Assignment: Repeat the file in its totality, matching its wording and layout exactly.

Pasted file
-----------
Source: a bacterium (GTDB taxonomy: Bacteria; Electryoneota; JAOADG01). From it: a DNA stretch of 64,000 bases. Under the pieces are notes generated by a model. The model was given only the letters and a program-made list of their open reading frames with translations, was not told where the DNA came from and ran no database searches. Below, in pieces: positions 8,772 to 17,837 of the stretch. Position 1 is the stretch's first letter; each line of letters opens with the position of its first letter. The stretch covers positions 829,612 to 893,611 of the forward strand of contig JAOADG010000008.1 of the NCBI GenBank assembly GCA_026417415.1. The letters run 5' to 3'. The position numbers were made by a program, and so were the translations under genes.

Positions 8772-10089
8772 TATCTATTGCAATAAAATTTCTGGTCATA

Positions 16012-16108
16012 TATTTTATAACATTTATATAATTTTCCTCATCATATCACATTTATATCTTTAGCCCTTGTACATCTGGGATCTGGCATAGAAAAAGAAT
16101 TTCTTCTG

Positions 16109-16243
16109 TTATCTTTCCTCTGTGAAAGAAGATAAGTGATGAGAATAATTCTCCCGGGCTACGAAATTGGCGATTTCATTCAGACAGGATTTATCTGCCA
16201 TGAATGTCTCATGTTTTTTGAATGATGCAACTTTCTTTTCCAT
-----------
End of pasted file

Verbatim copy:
Source: a bacterium (GTDB taxonomy: Bacteria; Electryoneota; JAOADG01). From it: a DNA stretch of 64,000 bases. Under the pieces are notes generated by a model. The model was given only the letters and a program-made list of their open reading frames with translations, was not told where the DNA came from and ran no database searches. Below, in pieces: positions 8,772 to 17,837 of the stretch. Position 1 is the stretch's first letter; each line of letters opens with the position of its first letter. The stretch covers positions 829,612 to 893,611 of the forward strand of contig JAOADG010000008.1 of the NCBI GenBank assembly GCA_026417415.1. The letters run 5' to 3'. The position numbers were made by a program, and so were the translations under genes.

Positions 8772-10089
8772 TATCTATTGCAATAAAATTTCTGGTCATA

Positions 16012-16108
16012 TATTTTATAACATTTATATAATTTTCCTCATCATATCACATTTATATCTTTAGCCCTTGTACATCTGGGATCTGGCATAGAAAAAGAAT
16101 TTCTTCTG

Positions 16109-16243
16109 TTATCTTTCCTCTGTGAAAGAAGATAAGTGATGAGAATAATTCTCCCGGGCTACGAAATTGGCGATTTCATTCAGACAGGATTTATCTGCCA
16201 TGAATGTCTCATGTTTTTTGAATGATGCAACTTTCTTTTCCAT